Insider Tip: During my visit, I enjoyed the fruit-infused coffee mixture of the Espresso Limeade, with a double shot of espresso and a sweetly tart twist of lime.

Taiwan Cafe

Just around the corner on Oxford Street is an “unassuming spot that could easily go missed,” but where the “food is super fresh and the menu is huge,” DeSimone said. From Taiwanese delicacies like fried stinky tofu with paou tsai (my favorite!) to oyster omelets and Taiwanese sausage, its menu features a mix of the island’s night-food markets and most famous restaurant dishes. But they’re perhaps best known for their dumplings. Ho loves their pan-fried dumplings, while DeSimone goes for their soup dumplings.  

Insider Tip
: I went off-menu and ordered the truffle soup dumplings marked as a special on a wall poster. As a dumpling addict, this was among the top around the world. Even the server came over afterward and we fangirled out over its delectable flavors and distinct textures.


The Mott Street Girls’ Anna Huang grew up in Boston and was a Chinatown guide in her hometown. One of her favorites is the new dim sum spot Dynasty, which opened in 2023, and serves up the small dishes daily until 3 p.m. They have “really unique dim sum dishes such as molten egg yolk sesame balls and steamed shrimp balls with fish roe," said Huang.

Insider Tip:
Go for the fried turnip cakes with an XO sauce for a slight twist on a classic.

Sweet Waffles & Boba

Another sweet treat staple, this Instagram-friendly hotspot is a “cute cafe,” and among Huang’s favorites in town. Their waffle pop flavors range from churro crunch (white chocolate and cinnamon toast crunch with cinnamon) to apple pie (apple pie served warm with Biscoff cookies). Meanwhile, their drinks range from colorful signature lemonades (try the Unicorn Lemonade with strawberry lemonade with strawberry jelly and butterfly tea) to brown sugar boba float (yes, that's a vanilla ice cream scoop in a brown sugar boba!).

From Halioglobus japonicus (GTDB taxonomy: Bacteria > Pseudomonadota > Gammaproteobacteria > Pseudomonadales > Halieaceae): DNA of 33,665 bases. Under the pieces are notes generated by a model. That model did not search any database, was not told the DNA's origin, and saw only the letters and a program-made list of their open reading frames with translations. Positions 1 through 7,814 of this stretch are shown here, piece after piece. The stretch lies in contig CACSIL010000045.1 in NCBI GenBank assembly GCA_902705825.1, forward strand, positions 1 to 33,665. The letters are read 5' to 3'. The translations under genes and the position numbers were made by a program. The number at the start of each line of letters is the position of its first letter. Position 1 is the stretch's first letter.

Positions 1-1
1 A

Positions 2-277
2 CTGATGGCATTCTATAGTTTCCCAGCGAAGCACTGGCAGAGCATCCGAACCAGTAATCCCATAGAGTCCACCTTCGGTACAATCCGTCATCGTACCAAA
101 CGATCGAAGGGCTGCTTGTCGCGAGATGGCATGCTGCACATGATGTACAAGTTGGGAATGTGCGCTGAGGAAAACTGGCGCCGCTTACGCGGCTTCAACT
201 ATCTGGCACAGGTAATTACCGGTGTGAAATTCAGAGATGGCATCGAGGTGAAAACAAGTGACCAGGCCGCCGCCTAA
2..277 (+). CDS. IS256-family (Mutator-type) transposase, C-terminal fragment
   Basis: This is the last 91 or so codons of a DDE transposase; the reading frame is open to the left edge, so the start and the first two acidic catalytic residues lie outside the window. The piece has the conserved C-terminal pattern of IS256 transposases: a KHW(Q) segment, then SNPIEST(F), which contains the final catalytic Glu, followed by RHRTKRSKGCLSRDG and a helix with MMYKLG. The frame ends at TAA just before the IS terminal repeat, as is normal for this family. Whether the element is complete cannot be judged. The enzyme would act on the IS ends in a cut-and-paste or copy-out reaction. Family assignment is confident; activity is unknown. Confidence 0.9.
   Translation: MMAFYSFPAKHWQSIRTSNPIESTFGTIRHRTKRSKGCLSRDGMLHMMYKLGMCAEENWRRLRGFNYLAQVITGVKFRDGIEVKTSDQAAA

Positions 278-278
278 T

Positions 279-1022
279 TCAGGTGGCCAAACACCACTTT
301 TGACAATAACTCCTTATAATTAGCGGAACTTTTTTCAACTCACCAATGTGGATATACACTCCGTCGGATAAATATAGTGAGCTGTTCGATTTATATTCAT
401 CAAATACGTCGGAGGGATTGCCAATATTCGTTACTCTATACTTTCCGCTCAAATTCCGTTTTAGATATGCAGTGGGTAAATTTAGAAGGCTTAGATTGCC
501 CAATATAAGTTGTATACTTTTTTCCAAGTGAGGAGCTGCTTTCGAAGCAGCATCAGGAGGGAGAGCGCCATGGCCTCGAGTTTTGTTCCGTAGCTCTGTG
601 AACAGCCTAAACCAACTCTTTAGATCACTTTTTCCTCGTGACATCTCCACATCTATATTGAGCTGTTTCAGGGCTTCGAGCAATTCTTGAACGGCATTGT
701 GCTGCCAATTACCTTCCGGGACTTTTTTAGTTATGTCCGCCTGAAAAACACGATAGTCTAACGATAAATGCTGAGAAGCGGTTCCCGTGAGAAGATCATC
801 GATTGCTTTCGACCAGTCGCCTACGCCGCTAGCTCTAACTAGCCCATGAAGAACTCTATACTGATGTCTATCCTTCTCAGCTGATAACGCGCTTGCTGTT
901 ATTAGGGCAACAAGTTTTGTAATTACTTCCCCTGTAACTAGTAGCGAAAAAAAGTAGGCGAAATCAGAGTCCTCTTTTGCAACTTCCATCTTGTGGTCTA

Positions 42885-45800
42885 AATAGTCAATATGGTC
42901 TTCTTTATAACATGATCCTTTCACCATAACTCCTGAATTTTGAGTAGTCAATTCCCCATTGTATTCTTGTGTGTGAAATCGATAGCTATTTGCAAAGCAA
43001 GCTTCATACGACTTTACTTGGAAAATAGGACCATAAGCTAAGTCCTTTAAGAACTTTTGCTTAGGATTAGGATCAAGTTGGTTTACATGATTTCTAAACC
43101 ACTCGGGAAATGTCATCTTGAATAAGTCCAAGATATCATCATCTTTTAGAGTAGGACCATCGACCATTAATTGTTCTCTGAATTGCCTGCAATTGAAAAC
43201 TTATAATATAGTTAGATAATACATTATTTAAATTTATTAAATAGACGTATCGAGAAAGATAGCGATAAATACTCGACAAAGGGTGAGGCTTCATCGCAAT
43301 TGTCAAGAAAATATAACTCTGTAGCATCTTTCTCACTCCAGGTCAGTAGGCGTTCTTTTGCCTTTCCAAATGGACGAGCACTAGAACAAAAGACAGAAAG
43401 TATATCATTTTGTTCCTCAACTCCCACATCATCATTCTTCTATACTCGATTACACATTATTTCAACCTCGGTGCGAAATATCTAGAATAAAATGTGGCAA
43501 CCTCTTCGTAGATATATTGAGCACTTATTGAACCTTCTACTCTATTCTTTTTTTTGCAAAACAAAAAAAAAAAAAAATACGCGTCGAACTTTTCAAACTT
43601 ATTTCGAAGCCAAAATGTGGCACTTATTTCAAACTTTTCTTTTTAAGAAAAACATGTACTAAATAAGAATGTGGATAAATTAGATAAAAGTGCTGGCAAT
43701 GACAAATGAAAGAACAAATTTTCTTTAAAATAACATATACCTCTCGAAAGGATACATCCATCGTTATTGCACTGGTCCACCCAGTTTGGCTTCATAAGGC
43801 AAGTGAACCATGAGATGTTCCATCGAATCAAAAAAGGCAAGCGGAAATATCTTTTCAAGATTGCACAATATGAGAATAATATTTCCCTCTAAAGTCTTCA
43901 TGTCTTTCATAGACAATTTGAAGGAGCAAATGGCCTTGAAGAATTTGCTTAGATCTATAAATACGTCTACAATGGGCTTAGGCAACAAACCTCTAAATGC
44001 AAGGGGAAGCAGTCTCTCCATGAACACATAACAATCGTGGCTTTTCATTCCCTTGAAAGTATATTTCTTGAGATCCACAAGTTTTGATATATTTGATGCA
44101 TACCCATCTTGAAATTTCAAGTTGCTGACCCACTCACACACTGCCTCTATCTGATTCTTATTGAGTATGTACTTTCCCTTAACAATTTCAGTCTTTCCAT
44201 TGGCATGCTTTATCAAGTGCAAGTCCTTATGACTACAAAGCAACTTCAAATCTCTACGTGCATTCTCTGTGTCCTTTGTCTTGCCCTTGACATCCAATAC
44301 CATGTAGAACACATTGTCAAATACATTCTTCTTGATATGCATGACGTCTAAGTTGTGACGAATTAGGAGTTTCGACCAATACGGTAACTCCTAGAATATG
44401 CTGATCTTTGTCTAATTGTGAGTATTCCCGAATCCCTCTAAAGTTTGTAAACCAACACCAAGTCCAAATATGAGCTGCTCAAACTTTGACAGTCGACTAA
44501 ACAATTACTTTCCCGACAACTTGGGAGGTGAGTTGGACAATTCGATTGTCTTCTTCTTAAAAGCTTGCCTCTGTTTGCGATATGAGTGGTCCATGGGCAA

Insider Tip: Huang is a fan of the strawberry shortcake waffle with homemade strawberry shortcake, cookie crumbs, and fresh strawberries — plus pink chocolate on top!

Hei La Moon

Hei La Moon is “one of the longest-standing dim sum restaurants in Boston’s Chinatown and one of the most popular,” DeSimone told T+L. Though they recently changed their name and are also known as Food Opera, it’s still the same “classic dim sum experience” with a buzzy dining room and “delicious” dishes served off carts, from steamed roast pork buns to ham sui cook (fried glutinous rice dumplings filled with pork).

Insider Tip
: You can tell a lot about a dim sum spot by its long rice noodles with shrimp — and Hei La Moon doesn't disappoint.


Here at Shojo, there's a “cool, dark, artsy atmosphere,” DeSimone said, elevated by its “creative modern spin on Asian cuisine.” That includes Wu-Tang Tiger Style Ribs, C-Town Chicken n Waffles, and Shadowless Fries. Plus the Japanese spirits list is “unrivaled in the city” with “amazing cocktails.” Ashley Yung of Pao Arts Center agreed that this is the spot for “drinks and good bites.” 

Insider Tip
: Heirloom eggplant, fermented black bean, and yuzu citrus salsa make up the perfect flavors in the Fried Eggplant Bao.

Taiwan Bakery

While longtime favorites like Hing Shing Pastry have recently closed their doors, Taiwan Bakery — in the former 101 Cafe site — has quickly become a favorite for its “snacks and baked goods,” as Yung called out. Savory treats like pork buns mingle aside sweet pastries from sponge cakes and custard buns to the perennial favorite egg tarts.

Insider Tip:  Typically eaten around the Mid-Autumn fest, mooncakes are a specialty here — especially with its inventive varieties like durian snow skin mooncakes.

For more Travel & Leisure news, make sure to sign up for our newsletter!

Read the original article on Travel & Leisure.